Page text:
Thursday Reviews: Desperation by Stephen King

Desperation

Stephen King

A couple is pulled over in the Nevada desert by a cop who finds a baggy of pot in the car. It’s one of those instances where a trip to the police station would clear up everything. Instead, the cop is crazed, swearing at the couple and punctuating his speech with the word “tak.” When they arrive in Desperation, Nevada, population 0, formerly about 250, they find a house of horrors. The cop has taken prisoner a family of five, killing their six-year-old daughter, and a burned-out literary wonder who passed through on a Harley on trip to revive his career. Desperation is not just another forgotten Western mining town. The mining company uncovered something bad. Something very bad.

The cop is possessed by Tak, a primitive entity too old to be a demon. However, Tak, via David Carver, runs afoul of God. Yeah, that God. The one in the Bible. But King’s God proves to be a rather edgy, if still distant, character. One theme that runs through the novel is that God is cruel. However, that’s not necessarily a bad thing, but usually is extremely difficult to endure.

This one is a bit messy. King goes through each abduction in something other than chronological order, which makes this hard to follow for the first 200 pages. Once the battle between Tak and his captives begins in earnest, it finds its groove. While not mentioned in the novel, The Dark Tower‘s presence looms. You know Tak is something Roland Deschane will eventually have to confront, and the protags, though never stated, forms a ka-tet, a group whom fate has tasked with a mission. It’s slow going and not as clear as Insomnia or The Green Mile (which seems to exist outside the King universe, as does Carrie.)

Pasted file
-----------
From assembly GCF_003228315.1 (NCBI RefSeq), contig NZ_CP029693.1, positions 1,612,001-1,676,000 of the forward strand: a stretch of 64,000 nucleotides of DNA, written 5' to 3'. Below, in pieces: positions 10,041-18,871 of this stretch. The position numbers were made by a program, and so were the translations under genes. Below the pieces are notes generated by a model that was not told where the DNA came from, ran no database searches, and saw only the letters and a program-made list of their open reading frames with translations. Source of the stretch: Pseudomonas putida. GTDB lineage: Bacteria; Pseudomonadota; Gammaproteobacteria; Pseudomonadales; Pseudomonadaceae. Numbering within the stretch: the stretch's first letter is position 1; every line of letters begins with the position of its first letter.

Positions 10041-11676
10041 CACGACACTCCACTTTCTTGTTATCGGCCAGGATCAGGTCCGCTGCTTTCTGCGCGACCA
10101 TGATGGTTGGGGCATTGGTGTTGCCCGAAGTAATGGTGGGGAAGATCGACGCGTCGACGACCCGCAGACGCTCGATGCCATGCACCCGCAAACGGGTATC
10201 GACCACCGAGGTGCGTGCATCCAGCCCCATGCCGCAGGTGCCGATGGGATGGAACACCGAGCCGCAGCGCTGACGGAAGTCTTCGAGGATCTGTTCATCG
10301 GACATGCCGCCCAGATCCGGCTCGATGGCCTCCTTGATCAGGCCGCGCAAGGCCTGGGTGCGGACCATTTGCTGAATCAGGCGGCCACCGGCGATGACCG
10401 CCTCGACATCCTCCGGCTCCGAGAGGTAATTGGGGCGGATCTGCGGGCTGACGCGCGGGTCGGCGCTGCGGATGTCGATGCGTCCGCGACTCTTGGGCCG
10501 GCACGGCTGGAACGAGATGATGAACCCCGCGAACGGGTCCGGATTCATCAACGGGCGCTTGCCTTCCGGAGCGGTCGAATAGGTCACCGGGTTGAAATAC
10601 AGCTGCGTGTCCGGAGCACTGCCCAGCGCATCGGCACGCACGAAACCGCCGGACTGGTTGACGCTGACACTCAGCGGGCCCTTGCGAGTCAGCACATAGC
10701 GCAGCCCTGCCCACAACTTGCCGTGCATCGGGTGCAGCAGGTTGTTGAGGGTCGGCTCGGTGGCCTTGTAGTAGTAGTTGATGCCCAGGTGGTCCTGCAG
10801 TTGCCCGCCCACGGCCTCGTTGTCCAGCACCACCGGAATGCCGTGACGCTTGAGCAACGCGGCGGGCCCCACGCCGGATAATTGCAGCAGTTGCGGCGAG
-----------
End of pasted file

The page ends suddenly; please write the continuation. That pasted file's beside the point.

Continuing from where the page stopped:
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2 thoughts on “Thursday Reviews: Desperation by Stephen King

  1. I hadn’t read a Stephen King book in a while so when I saw Desperation on the shelf, I went for it.. Loved it through the first half and then as I started to plow through the rest of the book, it was then that I was reminded why I had stopped reading King to begin with. It seems like he just can’t resist going on and on about what every evil thought a character is thinking and all possible references to any and all pop culture images and ideas. I mean he literary stops the action and flow of the book right there in the middle of the book as it is moving towards the end of the story. I tried skim reading it and hoping that it would be getting better towards the end. But his trivial drivel just didn’t stop. So I had to put it down.. I just couldn’t finish it. Amazing all the investment I put into the characters and story, but it seems like King just wanted not to end the book until he wrote another 200 pages. As if he was saying, “I am such a great writer, I know that you just want to keep on reading this story ad nauseum”.
    I wont be reading any new works of his, but I will probably continue to read any of his older books that were written before he became so full of himself.
    George Orwell said it best “If it is possible to cut a word out, always cut it out.”. Of course poetic language and descriptive references are always welcome in any work of fiction, but King over the years has become a bore.

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